BUILDERS OF THE H. L. HUNLEY
As the South mobilized during the early part of the war, a letter written by an inventor named Frances Smith appeared in some confederate newspapers. In one of his letters, he wrote, "From the Chesapeake to the mouth of the Rio Grande, our coast is better fitted for submarine warfare than any other in the world."
The engineers that drew the plans and constructed the underwater wonder H. L. Hunley were far ahead of their time. Several men throughout history were a part of the evolution that led up to the first successful submarine. Horace L. Hunley, James McClintock and Baxter Watson were the three main innovators and designers behind the Confederate secret weapon concept that would eventually lead to the H.L. Hunley.
McClintock, Horace Hunley and Baxter first built the submarine Pioneer in New Orleans in 1861 to defend the city against Federal forces. The three men later constructed two submarines at Mobile, Alabama: the American Diver and the H.L. Hunley. The Hunley was taken to Charleston, South Carolina, in August 1863. On 17 February 1864, after many trials and difficulties, including two fatal accidents, the refurbished H.L. Hunley became the first submarine to successfully sink an enemy warship when she engaged the Union blockading steamer USS Housatonic off the coast of Charleston harbor.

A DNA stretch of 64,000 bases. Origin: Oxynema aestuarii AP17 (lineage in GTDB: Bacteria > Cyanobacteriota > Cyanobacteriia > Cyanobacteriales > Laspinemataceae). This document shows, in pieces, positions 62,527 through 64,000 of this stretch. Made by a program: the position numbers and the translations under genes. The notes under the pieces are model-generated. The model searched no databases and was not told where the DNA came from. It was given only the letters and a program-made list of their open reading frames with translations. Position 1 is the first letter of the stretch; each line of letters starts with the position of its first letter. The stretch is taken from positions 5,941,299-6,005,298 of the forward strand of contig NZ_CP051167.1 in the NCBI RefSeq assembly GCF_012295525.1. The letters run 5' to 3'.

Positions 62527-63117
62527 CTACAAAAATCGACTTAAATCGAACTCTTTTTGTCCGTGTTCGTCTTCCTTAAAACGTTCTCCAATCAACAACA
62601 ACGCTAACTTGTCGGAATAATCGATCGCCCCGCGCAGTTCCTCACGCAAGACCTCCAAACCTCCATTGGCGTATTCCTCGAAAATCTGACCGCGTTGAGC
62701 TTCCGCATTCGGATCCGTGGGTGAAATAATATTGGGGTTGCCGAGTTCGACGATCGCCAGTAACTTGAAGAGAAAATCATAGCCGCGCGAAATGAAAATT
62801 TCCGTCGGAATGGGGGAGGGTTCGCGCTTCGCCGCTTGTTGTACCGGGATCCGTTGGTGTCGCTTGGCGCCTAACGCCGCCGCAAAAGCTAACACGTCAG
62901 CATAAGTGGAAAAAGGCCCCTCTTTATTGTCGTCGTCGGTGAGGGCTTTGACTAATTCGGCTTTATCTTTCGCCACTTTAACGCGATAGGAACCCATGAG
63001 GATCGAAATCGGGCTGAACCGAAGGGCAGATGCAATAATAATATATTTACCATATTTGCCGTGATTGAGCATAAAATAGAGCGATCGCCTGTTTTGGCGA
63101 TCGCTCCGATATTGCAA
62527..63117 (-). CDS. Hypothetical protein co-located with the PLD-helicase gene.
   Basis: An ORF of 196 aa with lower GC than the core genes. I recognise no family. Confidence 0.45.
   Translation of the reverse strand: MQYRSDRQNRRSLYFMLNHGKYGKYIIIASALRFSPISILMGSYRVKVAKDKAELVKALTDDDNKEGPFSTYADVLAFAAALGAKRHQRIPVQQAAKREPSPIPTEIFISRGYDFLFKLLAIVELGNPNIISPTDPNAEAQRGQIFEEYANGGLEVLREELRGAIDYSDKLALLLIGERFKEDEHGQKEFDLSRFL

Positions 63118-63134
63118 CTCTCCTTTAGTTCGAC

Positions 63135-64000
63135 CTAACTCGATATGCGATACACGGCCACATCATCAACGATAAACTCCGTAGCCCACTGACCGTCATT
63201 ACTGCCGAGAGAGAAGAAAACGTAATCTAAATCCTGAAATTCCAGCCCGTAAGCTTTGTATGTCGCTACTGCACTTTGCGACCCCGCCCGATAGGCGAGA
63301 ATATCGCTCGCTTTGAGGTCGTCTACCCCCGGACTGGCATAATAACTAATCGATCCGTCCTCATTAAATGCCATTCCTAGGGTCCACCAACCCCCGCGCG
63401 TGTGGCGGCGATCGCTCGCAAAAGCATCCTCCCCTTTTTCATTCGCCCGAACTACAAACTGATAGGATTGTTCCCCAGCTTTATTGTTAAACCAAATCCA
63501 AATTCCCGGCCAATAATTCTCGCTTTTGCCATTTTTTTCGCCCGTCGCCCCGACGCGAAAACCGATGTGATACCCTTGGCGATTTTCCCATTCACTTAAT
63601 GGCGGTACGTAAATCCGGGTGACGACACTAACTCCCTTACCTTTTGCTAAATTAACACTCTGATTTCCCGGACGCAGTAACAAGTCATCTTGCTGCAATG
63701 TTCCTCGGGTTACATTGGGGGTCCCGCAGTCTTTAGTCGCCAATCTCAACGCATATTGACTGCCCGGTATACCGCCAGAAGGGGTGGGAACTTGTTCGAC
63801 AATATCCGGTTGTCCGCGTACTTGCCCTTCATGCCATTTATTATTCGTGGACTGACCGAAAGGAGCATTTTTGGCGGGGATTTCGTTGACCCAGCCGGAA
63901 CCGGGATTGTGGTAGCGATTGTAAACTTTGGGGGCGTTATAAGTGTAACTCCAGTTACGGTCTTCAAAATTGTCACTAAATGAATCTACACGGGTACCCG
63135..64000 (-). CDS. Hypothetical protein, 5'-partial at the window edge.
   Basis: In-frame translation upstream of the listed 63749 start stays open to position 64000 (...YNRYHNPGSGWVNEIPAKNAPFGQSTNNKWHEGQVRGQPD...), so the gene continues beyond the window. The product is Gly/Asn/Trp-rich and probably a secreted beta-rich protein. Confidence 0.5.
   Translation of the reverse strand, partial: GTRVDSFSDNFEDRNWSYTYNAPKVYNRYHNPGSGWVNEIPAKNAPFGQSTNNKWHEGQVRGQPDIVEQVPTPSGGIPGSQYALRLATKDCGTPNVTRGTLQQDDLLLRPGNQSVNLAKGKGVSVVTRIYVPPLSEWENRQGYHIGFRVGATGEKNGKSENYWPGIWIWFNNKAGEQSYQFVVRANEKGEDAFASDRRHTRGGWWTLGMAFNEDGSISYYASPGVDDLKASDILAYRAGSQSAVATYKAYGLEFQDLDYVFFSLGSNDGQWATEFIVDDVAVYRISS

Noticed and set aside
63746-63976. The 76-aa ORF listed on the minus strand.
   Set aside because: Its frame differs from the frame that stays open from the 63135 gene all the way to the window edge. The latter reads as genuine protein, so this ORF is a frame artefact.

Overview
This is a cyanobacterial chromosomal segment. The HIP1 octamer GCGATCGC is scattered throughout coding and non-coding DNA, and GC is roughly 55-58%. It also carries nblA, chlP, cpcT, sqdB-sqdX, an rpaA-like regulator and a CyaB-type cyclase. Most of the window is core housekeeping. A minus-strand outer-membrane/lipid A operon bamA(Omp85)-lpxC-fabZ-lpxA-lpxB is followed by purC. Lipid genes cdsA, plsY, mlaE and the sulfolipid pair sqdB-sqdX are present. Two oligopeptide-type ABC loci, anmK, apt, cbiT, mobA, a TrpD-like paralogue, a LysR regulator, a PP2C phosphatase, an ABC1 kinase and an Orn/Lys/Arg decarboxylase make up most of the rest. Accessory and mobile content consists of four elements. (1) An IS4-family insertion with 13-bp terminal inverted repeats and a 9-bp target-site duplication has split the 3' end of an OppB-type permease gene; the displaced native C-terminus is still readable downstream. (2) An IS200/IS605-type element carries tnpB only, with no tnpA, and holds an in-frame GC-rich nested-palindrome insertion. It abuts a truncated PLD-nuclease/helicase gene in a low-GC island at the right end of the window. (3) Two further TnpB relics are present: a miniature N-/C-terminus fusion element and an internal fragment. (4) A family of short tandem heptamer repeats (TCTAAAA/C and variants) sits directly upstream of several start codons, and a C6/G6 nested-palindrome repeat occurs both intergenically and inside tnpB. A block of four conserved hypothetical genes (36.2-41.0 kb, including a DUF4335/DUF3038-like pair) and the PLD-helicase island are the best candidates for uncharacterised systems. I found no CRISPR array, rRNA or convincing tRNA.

Horace Lawson Hunley
Photograph of Hunley financier and namesake Horace Lawson Hunley.
Southern Planter. Lawyer. Legislator. Merchant. Submarine Pioneer. Promoter. Patriot.
On December 29, 1823, Horace Lawson Hunley was born in Sumner, Tennessee. Hunley would eventually walk many paths in his life: Deputy Collector of Customs in New Orleans, State Legislator for the state of Louisiana, lawyer, merchant, a successful Southern planter and most notably, submarine innovator and financier.
In the early months of the Civil War, Hunley, as a keen businessman, realized the importance of keeping the supply lines with Europe open in a way that few in the new Confederacy understood. The North, being far more industrial than the South, had a larger, more modern fleet to block shipments from Europe. Hunley knew that if the South were to succeed against such a strong Navy, they would need to be cunning and innovative. In an attempt to do just this, Hunley would soon join James McClintock and Baxter Watson to design and finance a submarine.
Horace Lawson Hunley of New Orleans would end up giving more than his fortune and name to the world's first successful submarine. On October 15, 1863, during a test run, the 40-year old died with his crew when the H.L. Hunley was accidentally trapped on the bottom of Charleston Harbor, S.C.
Hunley gave his entire legacy to a vessel that would send a ripple of mystery, fascination and commitment all the way to this very day - and beyond.
Innovation & Evolution
SUCCESS: H.L. Hunley
The Hunley Revealed
H.L. Hunley Simulator
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